The origins of the coffee table

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Cocktail or coffee table? We may use these two words to talk about any table in front of a couch or sofa indistinctly. However, furniture experts would definitely argue that these 2 keywords describe different pieces of furniture, square or rectangular coffee tables, and round or oval cocktail tables. Let’s assume they do describe the same piece of furniture. But hey, do you know its origin? Do you think any change in our nowadays habits could make it evolve from the low and long table we centre in our living rooms today?


There are many different theories about its origin... Some may state that the very first coffee table shall be attributed to a deviation of the Victorian Era’s tea table in the late 19th century. When tea drinking became extremely popular in England, demand increased for a little tall table that would stand beside any chair arrangement to hold a tea set and help to enjoy a delicious cup of tea any time. They were later made lower, rectangular and replicated throughout Europe. It began to be centred in living rooms, due to TV centrism. However, in 1938 Joseph Aronson defined the coffee table as "Low wide table now used before a sofa or couch. There is no historical precedent...," insinuating there was no furniture precedent for that piece of furniture.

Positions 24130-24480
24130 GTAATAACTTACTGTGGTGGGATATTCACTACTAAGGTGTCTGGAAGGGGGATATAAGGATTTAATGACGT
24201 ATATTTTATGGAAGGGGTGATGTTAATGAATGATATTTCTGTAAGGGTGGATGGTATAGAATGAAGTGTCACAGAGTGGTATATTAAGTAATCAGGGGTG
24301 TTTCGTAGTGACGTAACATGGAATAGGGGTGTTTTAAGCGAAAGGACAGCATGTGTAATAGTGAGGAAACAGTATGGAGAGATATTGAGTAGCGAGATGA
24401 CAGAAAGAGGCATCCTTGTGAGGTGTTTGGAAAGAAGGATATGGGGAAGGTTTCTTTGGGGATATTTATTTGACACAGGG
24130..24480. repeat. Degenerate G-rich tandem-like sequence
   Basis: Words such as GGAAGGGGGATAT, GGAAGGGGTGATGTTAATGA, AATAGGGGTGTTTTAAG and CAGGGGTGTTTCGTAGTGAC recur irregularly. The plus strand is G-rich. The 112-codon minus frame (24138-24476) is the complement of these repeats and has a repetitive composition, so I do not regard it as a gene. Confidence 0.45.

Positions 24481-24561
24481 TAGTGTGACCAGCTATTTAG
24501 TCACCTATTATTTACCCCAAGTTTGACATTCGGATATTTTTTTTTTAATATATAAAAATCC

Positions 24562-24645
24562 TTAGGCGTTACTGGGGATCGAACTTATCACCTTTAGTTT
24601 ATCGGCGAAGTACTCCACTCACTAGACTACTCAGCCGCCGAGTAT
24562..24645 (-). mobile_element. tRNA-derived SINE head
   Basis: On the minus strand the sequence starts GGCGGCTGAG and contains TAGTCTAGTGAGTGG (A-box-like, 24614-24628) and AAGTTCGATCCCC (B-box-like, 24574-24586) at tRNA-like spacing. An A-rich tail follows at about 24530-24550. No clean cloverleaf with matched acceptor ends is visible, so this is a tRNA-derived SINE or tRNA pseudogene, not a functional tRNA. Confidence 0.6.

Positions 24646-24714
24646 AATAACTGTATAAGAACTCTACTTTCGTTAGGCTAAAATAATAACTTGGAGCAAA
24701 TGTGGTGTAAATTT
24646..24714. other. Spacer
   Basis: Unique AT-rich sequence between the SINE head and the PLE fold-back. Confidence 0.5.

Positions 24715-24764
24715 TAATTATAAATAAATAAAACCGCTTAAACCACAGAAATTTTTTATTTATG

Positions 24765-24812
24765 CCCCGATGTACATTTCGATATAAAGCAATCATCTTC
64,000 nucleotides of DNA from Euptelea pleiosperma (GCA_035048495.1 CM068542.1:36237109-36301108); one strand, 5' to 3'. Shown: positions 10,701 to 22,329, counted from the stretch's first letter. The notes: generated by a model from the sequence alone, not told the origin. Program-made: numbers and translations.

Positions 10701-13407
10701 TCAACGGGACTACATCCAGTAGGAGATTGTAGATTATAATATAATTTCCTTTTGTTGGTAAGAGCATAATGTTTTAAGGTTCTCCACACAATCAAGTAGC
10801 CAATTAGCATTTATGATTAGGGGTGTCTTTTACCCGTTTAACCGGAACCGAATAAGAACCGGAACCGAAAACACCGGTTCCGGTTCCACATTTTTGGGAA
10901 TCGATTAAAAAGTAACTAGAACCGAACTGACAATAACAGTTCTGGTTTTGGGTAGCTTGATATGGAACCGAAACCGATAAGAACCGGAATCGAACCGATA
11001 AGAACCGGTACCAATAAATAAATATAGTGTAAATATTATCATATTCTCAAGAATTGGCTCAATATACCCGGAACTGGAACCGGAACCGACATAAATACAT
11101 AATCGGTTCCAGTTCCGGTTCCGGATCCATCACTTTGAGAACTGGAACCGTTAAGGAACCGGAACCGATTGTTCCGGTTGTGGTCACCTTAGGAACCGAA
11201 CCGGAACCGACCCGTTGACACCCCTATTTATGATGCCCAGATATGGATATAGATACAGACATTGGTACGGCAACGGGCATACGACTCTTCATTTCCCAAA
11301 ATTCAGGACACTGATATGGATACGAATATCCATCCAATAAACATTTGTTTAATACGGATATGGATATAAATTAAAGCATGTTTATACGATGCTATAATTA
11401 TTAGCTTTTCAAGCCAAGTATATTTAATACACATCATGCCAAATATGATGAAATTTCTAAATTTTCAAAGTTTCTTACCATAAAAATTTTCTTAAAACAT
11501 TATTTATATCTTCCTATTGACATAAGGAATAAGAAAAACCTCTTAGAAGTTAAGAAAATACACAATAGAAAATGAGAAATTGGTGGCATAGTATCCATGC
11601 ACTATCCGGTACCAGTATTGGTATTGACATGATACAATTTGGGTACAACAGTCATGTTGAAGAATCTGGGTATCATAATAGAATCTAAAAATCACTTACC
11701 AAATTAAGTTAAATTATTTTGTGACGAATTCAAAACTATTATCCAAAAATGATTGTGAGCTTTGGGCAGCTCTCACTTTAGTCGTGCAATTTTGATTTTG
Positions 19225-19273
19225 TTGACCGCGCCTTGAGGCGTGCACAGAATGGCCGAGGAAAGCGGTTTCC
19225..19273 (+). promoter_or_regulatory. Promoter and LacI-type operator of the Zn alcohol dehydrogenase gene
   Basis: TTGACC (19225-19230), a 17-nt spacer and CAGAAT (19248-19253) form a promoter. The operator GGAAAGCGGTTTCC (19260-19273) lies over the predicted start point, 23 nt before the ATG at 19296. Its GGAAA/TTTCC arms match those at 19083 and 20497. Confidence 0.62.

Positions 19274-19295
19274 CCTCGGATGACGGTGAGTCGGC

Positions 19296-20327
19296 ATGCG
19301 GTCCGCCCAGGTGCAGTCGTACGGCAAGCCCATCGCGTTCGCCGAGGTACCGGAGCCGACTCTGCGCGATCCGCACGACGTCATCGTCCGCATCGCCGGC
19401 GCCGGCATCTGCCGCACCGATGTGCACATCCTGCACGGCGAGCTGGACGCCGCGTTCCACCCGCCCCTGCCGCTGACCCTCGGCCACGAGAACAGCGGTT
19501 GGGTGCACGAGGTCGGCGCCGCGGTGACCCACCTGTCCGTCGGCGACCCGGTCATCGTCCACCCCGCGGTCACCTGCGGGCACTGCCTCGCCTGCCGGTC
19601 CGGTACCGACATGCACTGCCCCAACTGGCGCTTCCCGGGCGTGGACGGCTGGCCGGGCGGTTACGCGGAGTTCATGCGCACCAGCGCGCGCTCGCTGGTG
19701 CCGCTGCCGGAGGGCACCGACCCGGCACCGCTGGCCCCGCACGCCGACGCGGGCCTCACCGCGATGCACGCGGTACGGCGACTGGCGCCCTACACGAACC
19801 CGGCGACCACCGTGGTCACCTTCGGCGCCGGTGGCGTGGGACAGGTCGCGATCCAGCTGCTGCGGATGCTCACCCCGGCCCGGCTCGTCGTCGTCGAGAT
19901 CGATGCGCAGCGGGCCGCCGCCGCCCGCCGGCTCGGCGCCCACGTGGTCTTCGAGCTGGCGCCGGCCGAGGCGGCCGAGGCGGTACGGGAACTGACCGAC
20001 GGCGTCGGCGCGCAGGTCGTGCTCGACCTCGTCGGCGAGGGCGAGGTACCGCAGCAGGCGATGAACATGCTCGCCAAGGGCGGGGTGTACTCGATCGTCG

With the predominance of mobile devices such as laptops and mobile phones that are reducing TV’s screen hours, small living spaces, and dynamic lifestyles, coffee tables have evolved a lot. I’ve seen compact coffee tables, folding coffee tables, 2 tier coffee tables for extra storage, lift coffee tables,...

How do you think they’ll evolve in the future? Or will they stay the same? Will we keep calling them coffee tables?


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